When trading in Berkshire Hathaway common stock skyrocketed unexpectedly last year, investors in the sprawling industrials-to-insurance conglomerate were left scratching their heads.
Three academics on Wednesday offered a startling answer: trading volumes in the most expensive stock in the US was and continues to be artificially inflated by the way brokers such as Robinhood report fractional share trading.
In a new research paper, professors at the University of California, Berkeley, Columbia University and Cornell University said they had uncovered what they described as “phantom, non-existent trading”.
The jump in publicly reported trading volumes for Berkshire and other companies has been driven by the rise in fractional trading and rules from Finra, Wall Street’s self-regulatory body, which direct brokers to round those fractional stock trades — regardless of how small — up to a single share.
That rounding-up has meant that the boom in fractional share trading — where a customer can buy or a sell a sliver of a single stock — has inflated reported trading volumes across the US stock market.
And it has had a particularly outsized effect on Berkshire class A common stock, which is thinly traded and has commanded a price above $500,000 a share this year. No publicly traded stock in the US commands a higher price, according to Refinitiv data.
“The Finra reporting rule for fractional trading has created significant distortions . . . [that] likely shaped the trading behaviour of at least some market participants,” professors Robert Bartlett, Justin McCrary and Maureen O’Hara wrote.
The jump in trading volumes in Berkshire first appeared in February 2021, when Robinhood began reporting the transactions, the study found. While the brokerage, which has helped popularise fractional trading, had offered trading in less than one-share increments since 2019, it did not initially report the trades to the Finra database that records off-exchange transactions.
The company was later informed by Finra that it should report those trades and began doing so at start of 2021.
In October, DriveWealth, which processes stock trades for digital banking start-ups Revolut and Cash-App, also began reporting fractional share trades in Berkshire to the Finra database, the study found. The professors said they were able to isolate reported trades from Robinhood and DriveWealth based on the slight time delays it takes each to publish buy and sell orders.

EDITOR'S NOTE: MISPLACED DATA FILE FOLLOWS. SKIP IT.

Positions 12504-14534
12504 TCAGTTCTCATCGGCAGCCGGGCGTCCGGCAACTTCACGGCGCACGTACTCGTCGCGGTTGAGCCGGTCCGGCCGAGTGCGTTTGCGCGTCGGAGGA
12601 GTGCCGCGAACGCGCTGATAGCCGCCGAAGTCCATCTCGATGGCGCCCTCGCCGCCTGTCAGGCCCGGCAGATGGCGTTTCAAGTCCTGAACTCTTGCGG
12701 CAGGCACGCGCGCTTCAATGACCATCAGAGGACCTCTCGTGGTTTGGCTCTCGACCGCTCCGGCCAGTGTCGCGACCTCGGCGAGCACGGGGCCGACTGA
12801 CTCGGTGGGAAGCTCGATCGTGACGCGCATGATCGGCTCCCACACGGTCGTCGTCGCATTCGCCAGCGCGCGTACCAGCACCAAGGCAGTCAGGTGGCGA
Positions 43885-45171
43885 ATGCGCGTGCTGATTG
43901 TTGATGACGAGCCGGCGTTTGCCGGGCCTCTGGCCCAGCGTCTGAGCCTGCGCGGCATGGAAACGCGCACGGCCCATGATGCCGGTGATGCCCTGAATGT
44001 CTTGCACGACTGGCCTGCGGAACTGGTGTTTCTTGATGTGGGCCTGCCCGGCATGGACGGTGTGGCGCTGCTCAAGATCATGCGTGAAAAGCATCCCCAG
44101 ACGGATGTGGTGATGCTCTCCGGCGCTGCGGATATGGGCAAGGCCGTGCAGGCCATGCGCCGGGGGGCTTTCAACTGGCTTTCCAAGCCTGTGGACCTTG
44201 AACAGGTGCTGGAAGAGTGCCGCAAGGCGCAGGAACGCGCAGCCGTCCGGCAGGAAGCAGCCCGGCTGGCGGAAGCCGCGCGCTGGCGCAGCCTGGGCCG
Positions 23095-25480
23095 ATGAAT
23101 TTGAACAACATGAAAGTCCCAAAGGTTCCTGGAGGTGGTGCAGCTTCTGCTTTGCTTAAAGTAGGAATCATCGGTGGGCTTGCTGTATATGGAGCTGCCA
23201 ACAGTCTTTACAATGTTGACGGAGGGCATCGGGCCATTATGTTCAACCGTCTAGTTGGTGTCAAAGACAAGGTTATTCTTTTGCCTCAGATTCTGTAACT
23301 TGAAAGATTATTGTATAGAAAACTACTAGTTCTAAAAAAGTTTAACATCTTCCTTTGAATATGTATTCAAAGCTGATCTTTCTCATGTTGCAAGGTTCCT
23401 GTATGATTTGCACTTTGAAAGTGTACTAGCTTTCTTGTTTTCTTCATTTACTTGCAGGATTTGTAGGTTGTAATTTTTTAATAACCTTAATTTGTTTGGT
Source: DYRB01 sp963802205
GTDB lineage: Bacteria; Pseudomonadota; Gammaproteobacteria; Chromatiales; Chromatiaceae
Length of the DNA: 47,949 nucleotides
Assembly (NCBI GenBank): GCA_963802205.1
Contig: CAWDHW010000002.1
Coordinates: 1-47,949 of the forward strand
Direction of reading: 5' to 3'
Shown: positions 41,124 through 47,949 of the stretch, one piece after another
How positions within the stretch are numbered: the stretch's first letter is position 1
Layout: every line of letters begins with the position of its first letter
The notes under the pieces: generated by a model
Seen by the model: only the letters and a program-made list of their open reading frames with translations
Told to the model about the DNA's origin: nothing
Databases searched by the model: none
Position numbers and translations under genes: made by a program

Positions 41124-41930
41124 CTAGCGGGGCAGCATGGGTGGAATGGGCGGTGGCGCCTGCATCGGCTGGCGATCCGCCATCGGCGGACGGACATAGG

Daily volume in the class A stock averaged about 357 shares a day in the two years before Robinhood began reporting fractional transactions. Since then, activity appears to be more than five times that level, with nearly 1,900 shares changing hands a day, according to Bloomberg.
The uptick in volumes created confusion in the market, given Berkshire chief executive Warren Buffett himself had previously lamented how hard it was to find willing sellers of the company’s class A stock for its equity repurchase programme.
“If our shares were heavily held by short-term speculators, both price volatility and transaction volumes would materially increase,” Buffett wrote to shareholders in his annual letter this February. “That kind of reshaping would offer us far greater opportunities for creating value by making repurchases.”
The findings on Wednesday challenge speculation that the uptick in trading over the past year was driven by a foreign buyer or trader who would not have to disclose the transactions.
Finra said it was “already actively working on the issue, and is engaged in ongoing discussions with firms and regulators. The current trade reporting systems (other than the Consolidated Audit Trail) do not support the entry of a fractional share quantity.”
While the public would not have known that the fractional trades were erroneously inflating volume figures, regulators with access to the Consolidated Audit Trail — a system that tracks US stock trading — would have understood that the trades were for the most part minuscule.
Berkshire, Robinhood and DriveWealth did not respond to requests for comment.
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